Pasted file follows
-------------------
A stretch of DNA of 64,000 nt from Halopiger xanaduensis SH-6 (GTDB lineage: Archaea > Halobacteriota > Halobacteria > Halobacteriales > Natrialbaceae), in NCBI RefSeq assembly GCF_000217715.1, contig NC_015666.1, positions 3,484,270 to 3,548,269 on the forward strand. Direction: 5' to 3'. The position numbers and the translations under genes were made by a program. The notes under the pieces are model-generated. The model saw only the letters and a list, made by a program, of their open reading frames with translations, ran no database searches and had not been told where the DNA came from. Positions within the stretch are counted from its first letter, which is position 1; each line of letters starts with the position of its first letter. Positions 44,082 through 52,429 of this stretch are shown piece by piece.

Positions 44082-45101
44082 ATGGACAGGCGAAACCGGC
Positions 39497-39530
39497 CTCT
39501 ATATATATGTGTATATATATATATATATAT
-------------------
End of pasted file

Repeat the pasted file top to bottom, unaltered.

A stretch of DNA of 64,000 nt from Halopiger xanaduensis SH-6 (GTDB lineage: Archaea > Halobacteriota > Halobacteria > Halobacteriales > Natrialbaceae), in NCBI RefSeq assembly GCF_000217715.1, contig NC_015666.1, positions 3,484,270 to 3,548,269 on the forward strand. Direction: 5' to 3'. The position numbers and the translations under genes were made by a program. The notes under the pieces are model-generated. The model saw only the letters and a list, made by a program, of their open reading frames with translations, ran no database searches and had not been told where the DNA came from. Positions within the stretch are counted from its first letter, which is position 1; each line of letters starts with the position of its first letter. Positions 44,082 through 52,429 of this stretch are shown piece by piece.

Positions 44082-45101
44082 ATGGACAGGCGAAACCGGC
Positions 39497-39530
39497 CTCT
39501 ATATATATGTGTATATATATATATATATAT